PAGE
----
Art Priori is a restaurant that evokes passions. Through the temporary fine art exhibitions in its halls and the clear food art ambitions on its plates, ithas offered more to talk about inthree years than most restaurants manage in a dozen. The most recent year may have been quieter, but certainly no less creative. In its latest menu, the focus has shifted from modern world food to classical Russian cuisine. Stroganina is a method of preparing very fresh fish commonly used in the northern regions of Russia. The fish is simply deep-frozen; a bit before serving, itis given a moment tothaw, then served in paper-thin slices. The fish crunches under the tooth like fresh snow and tastes as pure as can be.Art Priori offers a stroganina platter of salmon, tuna and butterfish. Its best match iswithout doubt vodka. The restaurant offers a selection of Estonian, Russian and French vodkas. This choice hastobe far from arbitrary. These three cuisines are the main influences behind Art Priori’s current menu. The next Russian classic we try is the borscht. The waiter first brings out bowls with... dumplings. The borscht ingredients are stuffed in the dumplings! A bouillon of oxtail andbeet juice is poured over them, and grains of nitrogen-frozen sour cream are scattered over the soup. The contrast ofhotand cold amplifies the tender taste of beetroot. As for drinks, the emphasis at Art Priori lies certainly noton vodka – rather, it falls on wine. The waiter recommends a Domaine Henri Delagrange Pinot Noir togo with the borscht, anditis a match made in heaven. Art Priori’s wine card is luxurious, more valuable than inelsewhere in Tallinn; and the restaurant itself with its atmosphere of art is a very fitting place to enjoy it.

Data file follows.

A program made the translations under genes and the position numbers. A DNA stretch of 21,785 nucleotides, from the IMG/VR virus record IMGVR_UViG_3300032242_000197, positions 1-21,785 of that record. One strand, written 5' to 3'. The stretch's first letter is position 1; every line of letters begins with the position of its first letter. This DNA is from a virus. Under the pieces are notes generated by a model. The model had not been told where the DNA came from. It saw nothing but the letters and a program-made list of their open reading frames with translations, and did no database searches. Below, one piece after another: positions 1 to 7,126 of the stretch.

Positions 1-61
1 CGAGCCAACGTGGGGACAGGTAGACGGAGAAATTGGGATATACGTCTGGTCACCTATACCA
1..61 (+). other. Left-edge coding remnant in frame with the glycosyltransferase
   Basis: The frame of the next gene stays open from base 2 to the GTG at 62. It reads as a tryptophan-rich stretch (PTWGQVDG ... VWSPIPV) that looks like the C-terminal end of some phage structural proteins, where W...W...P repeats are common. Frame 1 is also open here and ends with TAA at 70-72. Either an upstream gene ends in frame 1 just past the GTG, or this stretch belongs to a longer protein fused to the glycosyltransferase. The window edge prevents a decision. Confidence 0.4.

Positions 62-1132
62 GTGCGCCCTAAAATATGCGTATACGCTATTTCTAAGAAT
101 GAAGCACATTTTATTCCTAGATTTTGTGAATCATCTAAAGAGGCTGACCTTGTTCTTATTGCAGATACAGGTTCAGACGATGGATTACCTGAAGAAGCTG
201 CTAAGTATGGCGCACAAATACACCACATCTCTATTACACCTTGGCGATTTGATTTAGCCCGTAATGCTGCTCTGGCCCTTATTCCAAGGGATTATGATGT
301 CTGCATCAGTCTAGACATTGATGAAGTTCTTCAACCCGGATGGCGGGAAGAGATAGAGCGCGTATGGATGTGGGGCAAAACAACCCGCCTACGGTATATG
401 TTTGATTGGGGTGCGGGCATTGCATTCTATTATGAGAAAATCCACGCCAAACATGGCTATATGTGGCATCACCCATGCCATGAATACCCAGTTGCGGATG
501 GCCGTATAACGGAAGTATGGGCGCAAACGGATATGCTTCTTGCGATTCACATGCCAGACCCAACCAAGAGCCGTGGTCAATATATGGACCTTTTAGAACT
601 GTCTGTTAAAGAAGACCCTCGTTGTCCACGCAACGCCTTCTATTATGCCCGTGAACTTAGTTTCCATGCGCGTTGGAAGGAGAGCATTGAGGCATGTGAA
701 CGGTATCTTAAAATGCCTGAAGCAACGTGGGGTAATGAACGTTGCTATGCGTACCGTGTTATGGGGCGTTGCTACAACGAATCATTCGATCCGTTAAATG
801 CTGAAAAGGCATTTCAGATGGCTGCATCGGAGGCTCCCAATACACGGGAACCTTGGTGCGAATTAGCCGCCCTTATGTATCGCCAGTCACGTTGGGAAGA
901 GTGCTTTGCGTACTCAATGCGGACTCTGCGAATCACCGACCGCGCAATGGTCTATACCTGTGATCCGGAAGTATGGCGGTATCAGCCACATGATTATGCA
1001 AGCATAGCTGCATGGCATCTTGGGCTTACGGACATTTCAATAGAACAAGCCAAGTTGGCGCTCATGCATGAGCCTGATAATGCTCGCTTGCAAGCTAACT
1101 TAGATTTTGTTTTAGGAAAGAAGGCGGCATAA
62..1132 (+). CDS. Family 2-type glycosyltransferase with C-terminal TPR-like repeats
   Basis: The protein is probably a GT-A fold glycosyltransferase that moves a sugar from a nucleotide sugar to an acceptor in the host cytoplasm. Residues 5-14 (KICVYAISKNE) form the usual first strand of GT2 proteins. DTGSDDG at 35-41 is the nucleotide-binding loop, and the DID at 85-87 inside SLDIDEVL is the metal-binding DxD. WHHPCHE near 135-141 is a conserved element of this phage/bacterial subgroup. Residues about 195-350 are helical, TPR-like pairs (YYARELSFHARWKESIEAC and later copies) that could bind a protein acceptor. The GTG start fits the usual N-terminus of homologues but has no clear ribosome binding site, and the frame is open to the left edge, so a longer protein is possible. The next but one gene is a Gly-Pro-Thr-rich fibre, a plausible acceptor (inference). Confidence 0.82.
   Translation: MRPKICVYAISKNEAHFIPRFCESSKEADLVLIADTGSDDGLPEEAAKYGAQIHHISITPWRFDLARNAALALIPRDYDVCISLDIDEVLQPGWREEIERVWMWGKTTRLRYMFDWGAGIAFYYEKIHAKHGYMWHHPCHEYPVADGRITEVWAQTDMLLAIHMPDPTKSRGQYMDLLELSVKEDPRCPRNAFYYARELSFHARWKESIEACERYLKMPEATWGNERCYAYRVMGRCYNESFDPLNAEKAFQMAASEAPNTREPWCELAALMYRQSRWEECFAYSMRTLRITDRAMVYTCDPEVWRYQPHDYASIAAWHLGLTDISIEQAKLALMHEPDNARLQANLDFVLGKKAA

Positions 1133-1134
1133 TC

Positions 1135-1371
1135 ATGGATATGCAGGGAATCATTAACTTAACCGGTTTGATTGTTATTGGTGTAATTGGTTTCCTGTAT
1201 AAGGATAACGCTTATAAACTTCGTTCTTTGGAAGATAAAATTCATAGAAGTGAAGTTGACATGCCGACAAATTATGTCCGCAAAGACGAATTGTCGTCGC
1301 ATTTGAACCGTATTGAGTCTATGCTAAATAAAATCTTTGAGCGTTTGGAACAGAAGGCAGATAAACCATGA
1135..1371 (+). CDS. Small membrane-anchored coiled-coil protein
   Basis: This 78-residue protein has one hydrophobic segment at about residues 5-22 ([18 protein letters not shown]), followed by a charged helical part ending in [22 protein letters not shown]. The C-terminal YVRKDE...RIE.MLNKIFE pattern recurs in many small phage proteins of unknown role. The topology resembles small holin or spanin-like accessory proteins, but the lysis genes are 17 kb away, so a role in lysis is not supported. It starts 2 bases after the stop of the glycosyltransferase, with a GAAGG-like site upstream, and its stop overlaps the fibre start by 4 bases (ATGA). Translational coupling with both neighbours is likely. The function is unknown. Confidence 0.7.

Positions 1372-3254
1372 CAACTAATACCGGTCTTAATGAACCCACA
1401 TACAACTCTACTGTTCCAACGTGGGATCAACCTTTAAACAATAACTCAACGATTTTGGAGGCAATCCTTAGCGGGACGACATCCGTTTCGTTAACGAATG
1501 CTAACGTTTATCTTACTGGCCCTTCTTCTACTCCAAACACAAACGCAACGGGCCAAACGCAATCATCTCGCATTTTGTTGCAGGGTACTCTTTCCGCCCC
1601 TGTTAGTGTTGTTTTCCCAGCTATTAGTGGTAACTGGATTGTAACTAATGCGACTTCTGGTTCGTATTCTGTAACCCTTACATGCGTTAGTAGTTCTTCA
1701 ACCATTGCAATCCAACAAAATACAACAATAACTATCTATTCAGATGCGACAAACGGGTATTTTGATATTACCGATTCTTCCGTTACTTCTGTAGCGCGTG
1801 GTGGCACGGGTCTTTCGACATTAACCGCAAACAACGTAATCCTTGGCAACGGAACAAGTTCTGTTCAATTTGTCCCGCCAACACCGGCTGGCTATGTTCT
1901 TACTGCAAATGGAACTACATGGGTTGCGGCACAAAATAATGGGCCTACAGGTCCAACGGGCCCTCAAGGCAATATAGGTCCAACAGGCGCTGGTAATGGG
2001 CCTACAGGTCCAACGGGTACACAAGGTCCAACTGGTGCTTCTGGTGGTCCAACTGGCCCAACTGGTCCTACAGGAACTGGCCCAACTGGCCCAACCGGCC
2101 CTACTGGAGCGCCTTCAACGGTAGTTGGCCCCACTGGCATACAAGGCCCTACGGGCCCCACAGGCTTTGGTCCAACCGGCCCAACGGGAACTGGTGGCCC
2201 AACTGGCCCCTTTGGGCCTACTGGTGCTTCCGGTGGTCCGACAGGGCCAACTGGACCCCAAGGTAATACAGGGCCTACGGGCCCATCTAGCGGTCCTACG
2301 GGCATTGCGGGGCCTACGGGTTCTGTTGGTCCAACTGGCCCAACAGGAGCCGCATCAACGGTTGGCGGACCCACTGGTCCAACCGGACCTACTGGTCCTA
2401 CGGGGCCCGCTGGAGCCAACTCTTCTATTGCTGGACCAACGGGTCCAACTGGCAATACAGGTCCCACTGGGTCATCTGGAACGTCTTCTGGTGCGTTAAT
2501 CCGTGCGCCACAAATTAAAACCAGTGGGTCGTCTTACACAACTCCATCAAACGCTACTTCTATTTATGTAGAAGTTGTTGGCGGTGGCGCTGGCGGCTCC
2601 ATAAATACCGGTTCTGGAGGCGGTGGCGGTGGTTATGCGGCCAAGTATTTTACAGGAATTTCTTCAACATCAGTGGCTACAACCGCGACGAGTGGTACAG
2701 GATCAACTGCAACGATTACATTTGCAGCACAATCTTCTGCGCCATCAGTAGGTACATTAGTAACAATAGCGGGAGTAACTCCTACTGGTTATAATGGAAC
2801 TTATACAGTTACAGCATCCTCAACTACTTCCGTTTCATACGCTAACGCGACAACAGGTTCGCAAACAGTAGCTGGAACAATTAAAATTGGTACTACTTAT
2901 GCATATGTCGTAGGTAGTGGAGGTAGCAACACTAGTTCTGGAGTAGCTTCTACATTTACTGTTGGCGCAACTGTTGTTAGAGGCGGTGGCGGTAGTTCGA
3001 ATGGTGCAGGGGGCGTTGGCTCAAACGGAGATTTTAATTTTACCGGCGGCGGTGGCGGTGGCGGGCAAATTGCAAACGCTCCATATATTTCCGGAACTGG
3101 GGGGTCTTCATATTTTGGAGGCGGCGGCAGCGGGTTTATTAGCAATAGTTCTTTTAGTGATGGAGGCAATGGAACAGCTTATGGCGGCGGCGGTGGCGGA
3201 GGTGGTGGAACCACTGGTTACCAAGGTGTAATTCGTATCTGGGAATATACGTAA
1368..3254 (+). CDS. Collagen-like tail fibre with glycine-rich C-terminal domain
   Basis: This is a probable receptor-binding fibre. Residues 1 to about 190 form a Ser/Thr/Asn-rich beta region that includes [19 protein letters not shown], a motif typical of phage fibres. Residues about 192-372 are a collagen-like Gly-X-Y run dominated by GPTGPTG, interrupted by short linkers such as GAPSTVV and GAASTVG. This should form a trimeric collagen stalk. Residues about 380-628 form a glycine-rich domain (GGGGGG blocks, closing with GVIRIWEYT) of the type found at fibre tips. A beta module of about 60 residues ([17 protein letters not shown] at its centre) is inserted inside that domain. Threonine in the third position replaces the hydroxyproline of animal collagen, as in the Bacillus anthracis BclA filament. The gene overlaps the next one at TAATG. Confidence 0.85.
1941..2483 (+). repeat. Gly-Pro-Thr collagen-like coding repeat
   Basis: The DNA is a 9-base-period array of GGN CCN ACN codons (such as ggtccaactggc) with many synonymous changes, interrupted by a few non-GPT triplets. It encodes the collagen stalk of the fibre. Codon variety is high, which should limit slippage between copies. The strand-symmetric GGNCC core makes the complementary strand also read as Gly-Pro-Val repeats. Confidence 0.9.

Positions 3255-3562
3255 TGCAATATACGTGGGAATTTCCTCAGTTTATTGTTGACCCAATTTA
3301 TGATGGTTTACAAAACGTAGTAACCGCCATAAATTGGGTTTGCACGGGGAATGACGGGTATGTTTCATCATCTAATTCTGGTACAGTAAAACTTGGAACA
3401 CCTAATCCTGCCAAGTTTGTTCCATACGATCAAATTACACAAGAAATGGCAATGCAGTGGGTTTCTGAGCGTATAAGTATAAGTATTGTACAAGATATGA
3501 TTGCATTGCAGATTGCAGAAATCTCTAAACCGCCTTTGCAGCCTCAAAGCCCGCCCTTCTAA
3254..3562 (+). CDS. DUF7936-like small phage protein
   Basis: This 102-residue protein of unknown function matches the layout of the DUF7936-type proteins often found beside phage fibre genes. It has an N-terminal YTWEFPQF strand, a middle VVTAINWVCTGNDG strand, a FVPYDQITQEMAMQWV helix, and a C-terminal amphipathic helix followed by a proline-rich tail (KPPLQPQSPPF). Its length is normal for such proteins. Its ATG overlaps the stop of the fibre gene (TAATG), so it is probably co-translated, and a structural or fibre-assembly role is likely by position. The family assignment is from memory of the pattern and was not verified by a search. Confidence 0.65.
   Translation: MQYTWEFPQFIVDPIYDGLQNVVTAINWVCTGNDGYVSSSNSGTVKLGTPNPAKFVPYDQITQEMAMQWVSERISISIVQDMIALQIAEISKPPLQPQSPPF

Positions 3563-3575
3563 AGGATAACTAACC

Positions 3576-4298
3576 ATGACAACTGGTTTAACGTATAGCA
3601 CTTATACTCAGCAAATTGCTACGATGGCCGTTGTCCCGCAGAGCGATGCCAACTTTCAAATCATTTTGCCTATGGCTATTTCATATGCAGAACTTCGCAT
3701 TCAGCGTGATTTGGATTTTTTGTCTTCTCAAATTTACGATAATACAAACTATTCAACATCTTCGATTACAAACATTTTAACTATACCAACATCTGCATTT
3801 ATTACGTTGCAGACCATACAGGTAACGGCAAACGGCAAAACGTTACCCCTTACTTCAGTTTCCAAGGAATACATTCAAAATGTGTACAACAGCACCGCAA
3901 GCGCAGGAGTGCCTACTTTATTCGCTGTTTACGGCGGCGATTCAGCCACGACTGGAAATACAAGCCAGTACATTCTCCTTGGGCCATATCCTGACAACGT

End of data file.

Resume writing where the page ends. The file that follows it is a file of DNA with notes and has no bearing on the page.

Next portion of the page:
It takes something special to maintain a leading gastronomic establishment far from the big city and without the option of overnight accommodations. Yet that is exactly what Chef Vivi Schou has accomplished with Restaurant Babette, which she runs with her husband, Henrik Pedersen. The duo has been accompanied throughout the years by the indelible talent of restaurant manager Brian Jensen, and additions like Partrick Godborg and Jesper Dams Hansen have invigorated the kitchen. Babette’s menu now combines an innovative touch with an unwavering respect for classic gastronomy, as reflected in the chef’s choice to offer guinea fowl this evening. The hospitality is exceptional and you feel almost honoured by the opportunity to taste the treasures of Pedersen’s cellar, from old burgundies to ingenious new purchases from worlds new and old. The decor is dominated by golden woods, copious white tulips and large green plants. Pedersen’s past as a florist shines through. The menu is predominantly green, fresh and from the sea, but you can count on it touching on a full range of flavours. The kitchen brilliantly seasons, properly salts and insightfully uses acidity and richness, all while retaining the delicate and pure flavours of their unique ingredients. The result is exquisite. After a procession of diverse and inventive snacks comes the highlight of the evening: a baked halibut, white and firm, under a canopy of dried oysters with chamomile tea and oyster emulsion, vacuum-prepared daikon sticks and leftover stalks of watercress. Waste is avoided with great ingenuity, and the resulting meal is a testament to the enlightenment and enjoyment a dining experience can deliver. The creaminess of the dish is held in check by the frail, bitter chamomile, while the stalks and daikon add texture and bite. The pumpkin ravioli is a surprising bull’s-eye. There’s cream cheese and rosehips in the filling, but it’s not overly perfumed, and the pasta is topped with a frothy sauce and a generous dose of vadouvan. It’s piquant, acidic, rich, and trailed by a bitter, creamy edge. It becomes all the more spectacular paired with an older vintage of gewürztraminer from Zind-Humbrecht, the first of several extraordinary wine pairings. Next is Pouilly-Fumé paired with clear beef consommé with foie gras and pickled mushrooms, and then a 2004 Chambolle-Musigny, which escorts the moist guinea fowl through three variations on onion and ramson. We particularly enjoy the fresh parsnip dessert with a broken gel of lemon and wheat berries, resting on a base of perfect vanilla ice cream. Babette is well worth a trip for its brilliantly executed delectable cuisine and untethered indulgence.